A May 2017 article in Recode showed Marooney in a photo at Mark Zuckerberg's 33rd birthday celebration of "20 Facebookers you should know not named Mark Zuckerberg."[20]

Honors[edit]

Marooney ranked on PRWeek's Power List, as one of the 50 most powerful people in public relations, as #11 in 2014,[10] #21 in 2015,[18] # 13 in 2016,[15] and #11 in 2017.[21]

She was named to the board of directors of Zendesk in 2014[22] and is an advisor to UCSF Benioff Children's Hospital.[23]

Personal[edit]

Marooney is married[4] and a mother of one son.[6] She relocated from New York to the San Francisco-area of California for her career.[4] She has said she might one day return to New York City to raise a family.[4]

References[edit]

  1. ^ a b Wagner, Kurt (2016-03-31). "Facebook Executive Mike Buckley Is Leaving and Caryn Marooney Is Taking Over Communications". Recode. Retrieved 2016-10-16.
  2. ^ a b c "[Interview] Resilient leadership at Facebook, because the work is never done | Business Digest". business-digest.eu. Retrieved 2017-09-26.
  3. ^ a b c d Foremski, Tom (21 June 2005). "The British Invasion continues as OutCast is gobbled up by Next Fifteen". Retrieved 16 October 2016.
  4. ^ a b c d "Should We Stay or Should We Go?". NYMag.com. Retrieved 2017-12-07.
  5. ^ "Paid Notice: Deaths MAROONEY, JAMES J." The New York Times. 2003-05-01. ISSN 0362-4331. Retrieved 2017-12-21.
  6. ^ a b "Brearley Bulletin BULLETIN Winter 2016 Page 46". Retrieved 2017-12-21.
  7. ^ "Zendesk Inc. - IR Home - Corporate Governance - Board of Directors - Board Details". investor.zendesk.com. Retrieved 2017-12-22.
  8. ^ a b "OutCast Communications Co-Founder Leaves Agency to Join Venture Capital Firm". www.adweek.com. Retrieved 2016-10-16.
  9. ^ "Caryn Marooney - Techonomy". Techonomy. Retrieved 2016-10-16.
  10. ^ a b "Caryn Marooney: Power List 2014". Retrieved 2017-12-07.
  11. ^ "OutCast Agency Head Joins Facebook as Tech Communications Lead". AllThingsD. Retrieved 2016-10-16.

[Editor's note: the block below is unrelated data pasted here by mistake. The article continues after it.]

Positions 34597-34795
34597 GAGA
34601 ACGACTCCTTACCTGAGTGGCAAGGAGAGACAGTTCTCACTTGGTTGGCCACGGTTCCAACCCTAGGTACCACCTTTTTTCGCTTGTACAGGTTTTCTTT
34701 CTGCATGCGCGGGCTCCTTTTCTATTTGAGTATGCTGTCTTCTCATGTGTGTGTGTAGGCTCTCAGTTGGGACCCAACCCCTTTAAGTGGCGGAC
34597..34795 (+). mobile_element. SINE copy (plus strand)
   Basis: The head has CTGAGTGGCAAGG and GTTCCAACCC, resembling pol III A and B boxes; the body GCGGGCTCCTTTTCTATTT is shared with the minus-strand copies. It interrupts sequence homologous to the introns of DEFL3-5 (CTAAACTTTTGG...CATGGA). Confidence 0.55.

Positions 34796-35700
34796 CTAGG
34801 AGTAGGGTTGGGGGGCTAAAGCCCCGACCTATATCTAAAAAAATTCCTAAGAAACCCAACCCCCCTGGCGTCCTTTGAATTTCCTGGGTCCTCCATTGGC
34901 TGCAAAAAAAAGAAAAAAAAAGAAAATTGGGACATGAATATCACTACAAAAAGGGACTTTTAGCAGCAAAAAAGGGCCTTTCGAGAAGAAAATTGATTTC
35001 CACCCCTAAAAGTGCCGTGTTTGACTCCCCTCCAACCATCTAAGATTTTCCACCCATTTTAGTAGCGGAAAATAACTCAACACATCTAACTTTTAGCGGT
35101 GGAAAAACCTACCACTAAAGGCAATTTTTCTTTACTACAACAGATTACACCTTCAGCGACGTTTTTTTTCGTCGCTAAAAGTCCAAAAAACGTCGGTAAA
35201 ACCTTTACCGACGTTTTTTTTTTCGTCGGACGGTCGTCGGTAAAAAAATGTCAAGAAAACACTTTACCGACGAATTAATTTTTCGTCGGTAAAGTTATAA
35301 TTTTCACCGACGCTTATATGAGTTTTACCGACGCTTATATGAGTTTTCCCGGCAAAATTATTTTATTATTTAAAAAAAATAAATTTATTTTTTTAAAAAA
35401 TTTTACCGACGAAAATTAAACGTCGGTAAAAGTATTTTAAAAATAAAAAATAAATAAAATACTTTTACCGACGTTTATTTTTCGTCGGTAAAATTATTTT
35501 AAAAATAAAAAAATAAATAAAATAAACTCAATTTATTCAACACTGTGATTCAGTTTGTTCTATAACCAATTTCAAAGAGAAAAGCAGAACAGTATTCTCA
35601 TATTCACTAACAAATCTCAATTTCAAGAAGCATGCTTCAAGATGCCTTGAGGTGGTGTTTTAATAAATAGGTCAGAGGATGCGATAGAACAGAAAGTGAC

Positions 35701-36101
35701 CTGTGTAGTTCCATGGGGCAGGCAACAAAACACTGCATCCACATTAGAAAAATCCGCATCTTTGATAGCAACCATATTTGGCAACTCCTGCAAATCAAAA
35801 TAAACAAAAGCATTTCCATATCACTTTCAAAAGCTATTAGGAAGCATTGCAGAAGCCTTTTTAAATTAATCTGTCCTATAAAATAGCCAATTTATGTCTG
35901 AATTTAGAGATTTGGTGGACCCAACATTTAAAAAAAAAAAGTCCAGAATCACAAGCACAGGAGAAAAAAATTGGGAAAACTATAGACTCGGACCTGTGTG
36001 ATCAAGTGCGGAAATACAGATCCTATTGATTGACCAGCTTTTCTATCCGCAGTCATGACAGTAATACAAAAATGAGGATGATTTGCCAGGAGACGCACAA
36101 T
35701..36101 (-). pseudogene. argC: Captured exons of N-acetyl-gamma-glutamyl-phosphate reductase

12. ^ Sandberg, Sheryl; Grant, Adam (2017). Option B: Facing Adversity, Building Resilience, and Finding Joy. Alfred A. Knopf. ISBN 9781524732684.
  13. ^ "'Kids deserve just as much support as anyone else'". SheKnows. 2017-06-09. Retrieved 2017-12-21.
  14. ^ "Caryn Marooney's role at Facebook grows as Mike Buckley exits | PR Week". www.prweek.com. Retrieved 2016-10-16.
  15. ^ a b "Caryn Marooney, VP of communications, Facebook: Power List 2016". Retrieved 2017-09-26.
  16. ^ "The Best PR Advice You've Never Heard - from Facebook's Head of Tech Communications". Retrieved 2016-10-16.
  17. ^ a b c d "Facebook's Head of Tech Communications Shares The Best PR Advice You've Never Heard". Fast Company. 2014-03-25. Retrieved 2016-10-16.
  18. ^ a b "Caryn Marooney: Power List 2015 | PR Week". www.prweek.com. Retrieved 2016-10-16.
  19. ^ a b "Mind the (Gender) Gap: Career Advice From Some of Tech's Top Women". Vogue. Retrieved 2017-09-26.
  20. ^ "Mark Zuckerberg's birthday photo shows the 20 Facebookers you should know not named Mark Zuckerberg". Recode. Retrieved 2017-09-26.
  21. ^ "Caryn Marooney, VP Communications, Facebook. Power List 2017". PR Week. 5 July 2017. Retrieved 26 September 2017.
  22. ^ "Startup Zendesk Sets An Example For The Tech Industry And Appoints Three Women To Its Board Before IPO". Business Insider. Retrieved 2016-10-16.
  23. ^ "Facebook VP Of Global Communications Caryn Marooney Will Speak At Silicon Slopes Tech Summit 2018". Silicon Slopes. 2017-12-12. Retrieved 2017-12-21.